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That was my point to him. The people who "founded" the style had to craft it by getting in fights!

I guess one thing I should have made clear about myself (since not everyone will go and read a profile) is that I HAVE been studying for a while...since 1995 actually, although to be honest (and humble) most of those years were on and off. I WOULD be good enough to teach him basics, but I feel that it would be a slap in my Sifu's face to tell anyone, "hey yeah...I haven't paid my dues and earned the rank of Sifu, but I will teach you anyway!"

You're right, it most likely would be a slap in his face. Looks like you made the right decision. :) Out of curiosity, has he asked about you training him, since your last conversation?
 
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wingchun100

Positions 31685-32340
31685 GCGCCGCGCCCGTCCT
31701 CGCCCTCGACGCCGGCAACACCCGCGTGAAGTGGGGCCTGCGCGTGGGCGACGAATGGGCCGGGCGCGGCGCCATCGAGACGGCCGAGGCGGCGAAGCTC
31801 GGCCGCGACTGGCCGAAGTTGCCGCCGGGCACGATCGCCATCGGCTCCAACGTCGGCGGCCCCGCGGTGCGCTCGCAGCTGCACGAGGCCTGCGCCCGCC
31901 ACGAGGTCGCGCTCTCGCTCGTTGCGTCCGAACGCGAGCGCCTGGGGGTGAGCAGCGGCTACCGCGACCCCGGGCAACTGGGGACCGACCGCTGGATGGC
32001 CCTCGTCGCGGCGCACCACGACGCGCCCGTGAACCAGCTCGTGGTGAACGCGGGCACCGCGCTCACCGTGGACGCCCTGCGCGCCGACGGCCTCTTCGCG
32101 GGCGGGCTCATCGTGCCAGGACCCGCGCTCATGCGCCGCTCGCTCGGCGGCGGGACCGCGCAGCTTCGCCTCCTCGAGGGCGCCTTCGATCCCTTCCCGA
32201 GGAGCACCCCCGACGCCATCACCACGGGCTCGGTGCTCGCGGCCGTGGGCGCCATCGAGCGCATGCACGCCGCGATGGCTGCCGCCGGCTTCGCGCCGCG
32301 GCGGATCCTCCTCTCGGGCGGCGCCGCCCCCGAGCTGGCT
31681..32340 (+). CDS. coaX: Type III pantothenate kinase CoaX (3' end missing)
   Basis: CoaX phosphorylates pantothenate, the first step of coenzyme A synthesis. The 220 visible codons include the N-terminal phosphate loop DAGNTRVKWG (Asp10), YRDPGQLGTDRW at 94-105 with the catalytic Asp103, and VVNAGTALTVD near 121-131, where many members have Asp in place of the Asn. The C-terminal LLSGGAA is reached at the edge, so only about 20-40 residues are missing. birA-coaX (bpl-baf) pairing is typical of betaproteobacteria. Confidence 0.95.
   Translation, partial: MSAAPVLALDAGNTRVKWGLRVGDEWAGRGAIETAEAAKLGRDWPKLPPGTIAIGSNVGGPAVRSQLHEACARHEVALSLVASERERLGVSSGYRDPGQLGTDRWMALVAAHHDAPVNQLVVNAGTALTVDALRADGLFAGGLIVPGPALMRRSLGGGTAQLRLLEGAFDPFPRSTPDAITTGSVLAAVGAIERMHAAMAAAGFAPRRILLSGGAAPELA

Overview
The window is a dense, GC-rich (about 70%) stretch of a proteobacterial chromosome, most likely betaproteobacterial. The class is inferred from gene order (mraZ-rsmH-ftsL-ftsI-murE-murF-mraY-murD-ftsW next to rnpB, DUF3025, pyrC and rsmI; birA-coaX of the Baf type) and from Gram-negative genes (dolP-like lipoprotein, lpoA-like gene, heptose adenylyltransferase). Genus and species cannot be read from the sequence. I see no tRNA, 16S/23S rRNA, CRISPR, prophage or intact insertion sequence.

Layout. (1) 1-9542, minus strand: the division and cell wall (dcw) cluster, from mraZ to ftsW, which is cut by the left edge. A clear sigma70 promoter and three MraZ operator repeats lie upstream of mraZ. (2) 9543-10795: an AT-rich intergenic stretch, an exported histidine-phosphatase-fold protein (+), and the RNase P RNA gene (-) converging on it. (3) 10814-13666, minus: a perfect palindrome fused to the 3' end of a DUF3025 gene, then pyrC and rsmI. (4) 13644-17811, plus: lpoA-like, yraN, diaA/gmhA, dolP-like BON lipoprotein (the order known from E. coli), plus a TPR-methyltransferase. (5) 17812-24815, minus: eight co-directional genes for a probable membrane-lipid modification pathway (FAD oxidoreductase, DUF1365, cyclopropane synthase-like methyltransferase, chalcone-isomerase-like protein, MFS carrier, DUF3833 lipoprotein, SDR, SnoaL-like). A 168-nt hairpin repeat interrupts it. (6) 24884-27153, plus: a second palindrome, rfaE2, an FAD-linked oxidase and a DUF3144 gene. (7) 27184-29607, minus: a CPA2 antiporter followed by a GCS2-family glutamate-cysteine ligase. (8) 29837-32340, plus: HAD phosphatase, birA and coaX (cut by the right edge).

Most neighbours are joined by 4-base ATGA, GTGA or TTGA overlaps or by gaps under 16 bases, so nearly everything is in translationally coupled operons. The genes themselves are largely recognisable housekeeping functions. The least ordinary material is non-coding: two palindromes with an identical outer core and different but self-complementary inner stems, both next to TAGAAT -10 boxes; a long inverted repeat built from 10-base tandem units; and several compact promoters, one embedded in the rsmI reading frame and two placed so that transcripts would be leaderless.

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You're right, it most likely would be a slap in his face. Looks like you made the right decision. :) Out of curiosity, has he asked about you training him, since your last conversation?

No, but then again that is because of a matter of proximity. He and I used to work in the same department. In fact, he was just over the cubicle wall from me. Since then we have been transferred; we do the same job still, but he is on a different team. Every now and then I run into him on lunch break, but I am usually hustling to get one thing or another done. Not much time to talk about wing chun or anything else. :)